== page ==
…the Ministry of Health and Welfare has been taking a hands-off approach to plastic surgery because it is not covered by national health insurance.

“The Ministry of Health and Welfare does not guarantee the appropriateness of medical activity or the safety of new medical technology,” said Kim Jun-hyun, a member of the policy board for the Health Right Network. “The Ministry should at least assess the safety of operations offered by plastic surgery clinics through an official investigation.”

The number of complaints involving botched procedures almost tripled from 1,698 in 2008 to 4,806 last year, according to the Korea Consumer Agency. Among the 71 people who got help from the KCA in settling disputes over botched plastic surgery in the first half of 2013, only 15 percent said their surgeons warned them of the risks and potential side effects in advance.

Lee Sang-mok, the president of the association who also led the probe, said that his team had discovered instances of ghost surgery among doctors, which is the practice of substituting one surgeon for another without the patient’s knowledge.

The association also acknowledged that some doctors would administer to patients large doses of sleeping pills in order to conceal the fact that a different surgeon was performing the operation.

The president attributed such cases to excessive competition in the industry and low moral standards among surgeons.

Related Posts:

(Hat tip to Hong Kong Law Blog for some of the links)

You are Beautiful, Stop Hating Your Body

You are beautiful, stop hating your body(Source: 숭실 총여학생회 다락 Facebook Page)

Oops, I haven’t written in a while. Time to find something about body-image, the media, or popular culture to complain about then.

Seriously(?) though, there’s only so many times you can mention that young Korean women are chronically underweight, and the likely reasons for that. Better to highlight groups actually doing something about it instead.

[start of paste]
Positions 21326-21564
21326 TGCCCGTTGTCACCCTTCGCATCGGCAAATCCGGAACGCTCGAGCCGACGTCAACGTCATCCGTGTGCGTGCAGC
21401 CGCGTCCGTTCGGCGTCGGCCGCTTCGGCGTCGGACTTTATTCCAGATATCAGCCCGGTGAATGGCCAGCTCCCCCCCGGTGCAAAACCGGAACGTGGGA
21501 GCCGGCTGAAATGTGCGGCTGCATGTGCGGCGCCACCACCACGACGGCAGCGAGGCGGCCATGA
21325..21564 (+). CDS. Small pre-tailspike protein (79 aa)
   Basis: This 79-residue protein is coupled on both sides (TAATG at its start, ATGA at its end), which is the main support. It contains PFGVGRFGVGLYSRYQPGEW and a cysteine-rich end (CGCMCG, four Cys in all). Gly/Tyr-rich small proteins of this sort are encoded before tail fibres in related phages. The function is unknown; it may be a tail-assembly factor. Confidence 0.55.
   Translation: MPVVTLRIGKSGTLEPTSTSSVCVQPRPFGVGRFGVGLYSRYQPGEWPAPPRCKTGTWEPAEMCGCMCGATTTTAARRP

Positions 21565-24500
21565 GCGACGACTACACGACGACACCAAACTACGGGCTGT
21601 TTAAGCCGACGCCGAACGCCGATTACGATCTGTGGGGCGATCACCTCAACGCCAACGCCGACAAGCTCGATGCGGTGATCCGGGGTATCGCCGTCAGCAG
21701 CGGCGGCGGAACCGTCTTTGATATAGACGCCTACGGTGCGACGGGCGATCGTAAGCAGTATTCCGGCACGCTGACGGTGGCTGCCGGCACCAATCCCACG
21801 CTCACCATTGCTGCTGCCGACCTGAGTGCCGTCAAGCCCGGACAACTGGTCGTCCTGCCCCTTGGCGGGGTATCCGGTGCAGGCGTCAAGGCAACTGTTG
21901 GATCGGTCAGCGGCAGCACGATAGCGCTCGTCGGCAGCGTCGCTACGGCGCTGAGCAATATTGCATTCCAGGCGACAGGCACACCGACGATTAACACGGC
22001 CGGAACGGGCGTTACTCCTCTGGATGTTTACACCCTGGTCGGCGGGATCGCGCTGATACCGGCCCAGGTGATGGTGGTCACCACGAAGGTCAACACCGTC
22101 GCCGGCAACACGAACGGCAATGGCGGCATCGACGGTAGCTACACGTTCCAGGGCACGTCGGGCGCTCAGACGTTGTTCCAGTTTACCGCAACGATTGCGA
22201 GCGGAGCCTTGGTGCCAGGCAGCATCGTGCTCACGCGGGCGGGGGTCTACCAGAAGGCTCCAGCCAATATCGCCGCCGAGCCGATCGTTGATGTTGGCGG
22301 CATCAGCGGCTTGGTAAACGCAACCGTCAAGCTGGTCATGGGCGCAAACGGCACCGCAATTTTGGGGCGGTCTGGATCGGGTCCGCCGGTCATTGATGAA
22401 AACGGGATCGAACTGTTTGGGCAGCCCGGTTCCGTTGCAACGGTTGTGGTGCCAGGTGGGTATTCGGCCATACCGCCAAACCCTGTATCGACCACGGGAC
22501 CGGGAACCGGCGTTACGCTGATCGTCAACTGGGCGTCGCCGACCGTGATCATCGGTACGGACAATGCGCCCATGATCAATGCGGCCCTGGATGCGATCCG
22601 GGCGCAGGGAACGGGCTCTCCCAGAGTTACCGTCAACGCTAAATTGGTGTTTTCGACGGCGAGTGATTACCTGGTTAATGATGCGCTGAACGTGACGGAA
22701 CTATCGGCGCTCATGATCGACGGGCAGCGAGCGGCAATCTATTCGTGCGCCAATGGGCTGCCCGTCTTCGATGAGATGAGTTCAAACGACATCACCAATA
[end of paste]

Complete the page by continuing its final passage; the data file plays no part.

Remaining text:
One group is the Soongsil University Female Students’ Association, which recently encouraged women to stop excessive dieting by offering them free snacks, and passing on stickers and fans with messages like the one on the left above. It reads, “You’re different because you’re beautiful. Don’t feel bad or uncomfortable about your precious body based on other people’s stereotypes. Because you are you, you are beautiful. The 23rd Soongsil University Female Students’ Association: we are different, and we respect you.”

Those small efforts may seem futile in the face of the barrage of body-shaming messages women receive every day, but with three in five 19-24 year-old Korean women regularly skipping breakfast (nearly one in five, lunch and/or dinner too), then surely the growls in their stomachs at least got some questioning whether it was really worth it. As for the messages, body-image activist Minji Kim pointed out they’re surprisingly effective, and are now used by a number of organizations working on body-image issues:

“These messages create solidarity among people whose issues may have seemed daunting, because they were struggling alone. But when people share their stories and start talking about them? Then immediately they feel less lonely and empowered by knowing that there are other people like them out there and that they do have a support system.”

More specifically, Minji was talking about post-its like the one on the right, which reads “I would hate for you to lose even one gram in this world.” I’m unsure if it was placed there by the Soongsil students, by Korea Womenlink (remember their cool subway posters?), or if it was part of a collaborative effort, but the effect is the same!

You are Beautiful(Source: lunacharsky; used with permission)

Hat tip to the The Rootless Metropolitician, who led me to the group via the above photo.

Revealing the Korean Body Politic, Part 8: The Bare-Leg Bars of 1942

Liquid stockings nylon world war two(Source, above and below: Rare Historical Photos)

Back in the early-1940s, newly-invented nylon stockings were the must-have fashion item in the US. But supply could never meet up with demand, with 4 million pairs once selling in just 4 days.